Marine Sportfish Population Health Survey

 

Photo of biologist measuring the length of a spotted seatrout

The Marine Sportfish Population Health Survey (MSPHS) uses gillnets and trammel nets to collect timely and relevant data on the age structure, abundance, and habitat preferences of selected marine finfish species popular with inshore and nearshore recreational anglers. Since its start in 2003, data collected are used to create long term uninterrupted indexes of abundance, monitor trends in populations and determine the efficacy of current management practices. Age analysis and determination is conducted on spotted sea trout (Cynoscion nebulosus) and red drum (Sciaenops ocellatus), the first and second most frequently targeted sportfish in coastal Georgia. Although the primary objective of this survey is to gather data on selected recreationally valuable species, all finfish, rays, skates and sharks collected during sampling are identified and measured. To date, more than 55,000 finfish representing over 100 species have been collected.

Photo of a southern flounder on the measuring boardPhoto of a biologist holding an Atlantic Tarpon prior to releasing the fish alive

The dynamics of fish populations change over time due to environmental and ecosystem effects, interactions among multiple species, and effects of humans through harvesting, pollution, and habitat disruption. Thus the Marine Fisheries Section of Coastal Resources Division (CRD) must conduct fishery surveys to collect data necessary for state fishery managers and policy makers to base management decisions. The objective of this survey is to collect the appropriate data on which resource management decisions are based that will ensure angling opportunities and ecosystem integrity for the future.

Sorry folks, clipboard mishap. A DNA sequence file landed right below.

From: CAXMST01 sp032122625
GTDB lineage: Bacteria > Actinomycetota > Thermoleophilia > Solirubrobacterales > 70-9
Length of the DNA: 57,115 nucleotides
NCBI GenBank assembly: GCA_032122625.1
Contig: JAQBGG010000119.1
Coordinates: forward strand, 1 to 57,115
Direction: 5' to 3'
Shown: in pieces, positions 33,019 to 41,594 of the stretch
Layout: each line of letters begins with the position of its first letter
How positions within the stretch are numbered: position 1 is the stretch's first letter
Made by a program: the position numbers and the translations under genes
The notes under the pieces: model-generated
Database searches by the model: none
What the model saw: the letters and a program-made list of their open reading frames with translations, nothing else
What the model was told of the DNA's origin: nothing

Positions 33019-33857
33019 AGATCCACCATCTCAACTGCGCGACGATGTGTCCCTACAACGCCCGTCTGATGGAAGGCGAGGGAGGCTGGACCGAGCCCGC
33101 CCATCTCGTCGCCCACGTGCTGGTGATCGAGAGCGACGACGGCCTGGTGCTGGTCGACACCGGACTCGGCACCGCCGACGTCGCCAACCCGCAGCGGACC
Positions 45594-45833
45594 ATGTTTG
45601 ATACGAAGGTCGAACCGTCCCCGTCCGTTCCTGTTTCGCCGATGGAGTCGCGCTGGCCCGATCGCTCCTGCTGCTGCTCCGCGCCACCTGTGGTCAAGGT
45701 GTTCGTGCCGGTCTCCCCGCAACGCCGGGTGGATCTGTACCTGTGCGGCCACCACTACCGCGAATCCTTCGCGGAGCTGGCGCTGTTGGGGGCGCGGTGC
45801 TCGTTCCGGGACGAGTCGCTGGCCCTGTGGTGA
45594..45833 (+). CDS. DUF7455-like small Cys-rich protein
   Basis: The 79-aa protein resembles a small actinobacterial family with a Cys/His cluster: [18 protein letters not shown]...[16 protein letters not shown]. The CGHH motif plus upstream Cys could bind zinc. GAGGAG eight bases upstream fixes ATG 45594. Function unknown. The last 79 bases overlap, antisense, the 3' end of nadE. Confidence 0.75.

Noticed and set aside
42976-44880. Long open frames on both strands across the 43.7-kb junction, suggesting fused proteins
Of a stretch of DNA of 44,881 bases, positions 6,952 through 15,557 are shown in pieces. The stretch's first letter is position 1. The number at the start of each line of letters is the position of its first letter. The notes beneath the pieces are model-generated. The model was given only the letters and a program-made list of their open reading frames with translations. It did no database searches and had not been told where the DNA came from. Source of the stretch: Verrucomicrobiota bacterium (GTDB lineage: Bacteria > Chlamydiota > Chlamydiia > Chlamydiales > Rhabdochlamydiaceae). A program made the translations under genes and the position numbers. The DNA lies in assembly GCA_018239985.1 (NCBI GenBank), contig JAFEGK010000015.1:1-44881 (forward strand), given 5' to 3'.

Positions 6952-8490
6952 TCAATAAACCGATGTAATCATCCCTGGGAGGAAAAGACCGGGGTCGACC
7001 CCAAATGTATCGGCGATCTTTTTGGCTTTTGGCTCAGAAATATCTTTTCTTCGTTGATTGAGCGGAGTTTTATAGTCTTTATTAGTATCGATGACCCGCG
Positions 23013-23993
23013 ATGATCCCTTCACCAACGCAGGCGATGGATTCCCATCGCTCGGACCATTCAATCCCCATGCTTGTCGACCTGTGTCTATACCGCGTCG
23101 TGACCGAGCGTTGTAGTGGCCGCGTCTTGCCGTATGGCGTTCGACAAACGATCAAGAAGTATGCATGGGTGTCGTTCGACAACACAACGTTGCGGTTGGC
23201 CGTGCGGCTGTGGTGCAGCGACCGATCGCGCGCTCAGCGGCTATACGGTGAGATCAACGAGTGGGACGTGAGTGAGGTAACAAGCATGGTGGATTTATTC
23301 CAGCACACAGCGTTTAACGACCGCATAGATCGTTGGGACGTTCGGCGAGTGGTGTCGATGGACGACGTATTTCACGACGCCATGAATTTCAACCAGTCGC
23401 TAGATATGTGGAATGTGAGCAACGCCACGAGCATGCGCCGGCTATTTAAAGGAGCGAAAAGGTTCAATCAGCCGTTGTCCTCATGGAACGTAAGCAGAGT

YOY Red Drum Survey

Gillnetting occurs June through August each year targeting young-of-year (YOY) red drum in the Altamaha River Delta and Wassaw Sound. Thirty-six random sites are selected from a pool each month from each estuary. Selected sites are sampled using a 300ft gillnet with a stretched mesh of 2.5in. Size cutoffs are used to determine the relative abundance YOY red drum.  All fish captured in the gillnet are measured and released.

Photo of red drum caught in the gillnet prior to being released alive          Photo of a red drum on the measuring board

 

Fall Trammel Net Survey

Trammel netting occurs September through November each year in the Altamaha River Delta and Wassaw Sound targeting various estuarine sportfish with an emphasis on spotted seatrout. Twenty-five random sites are selected from a pool each month from each estuary. Selected sites are sampled using a 300ft trammel net (inner panel mesh 2.75in stretched; two outer panels 14in stretched). Data are used to determine relative abundance of spotted seatrout and other important recreationally valuable sportfish.   A subsample of spotted seatrout and red drum are sacrificed for age analysis.

300ft trammel net (inner panel mesh 2.75in stretched; two outer panels 14in stretched). Data are used to determine relative abundance of spotted seatrout and other important recreationally valuable sportfish.   A subsample of spotted seatrout and red drum are sacrificed for age analysis.

Photo of biologists deploying the trammel net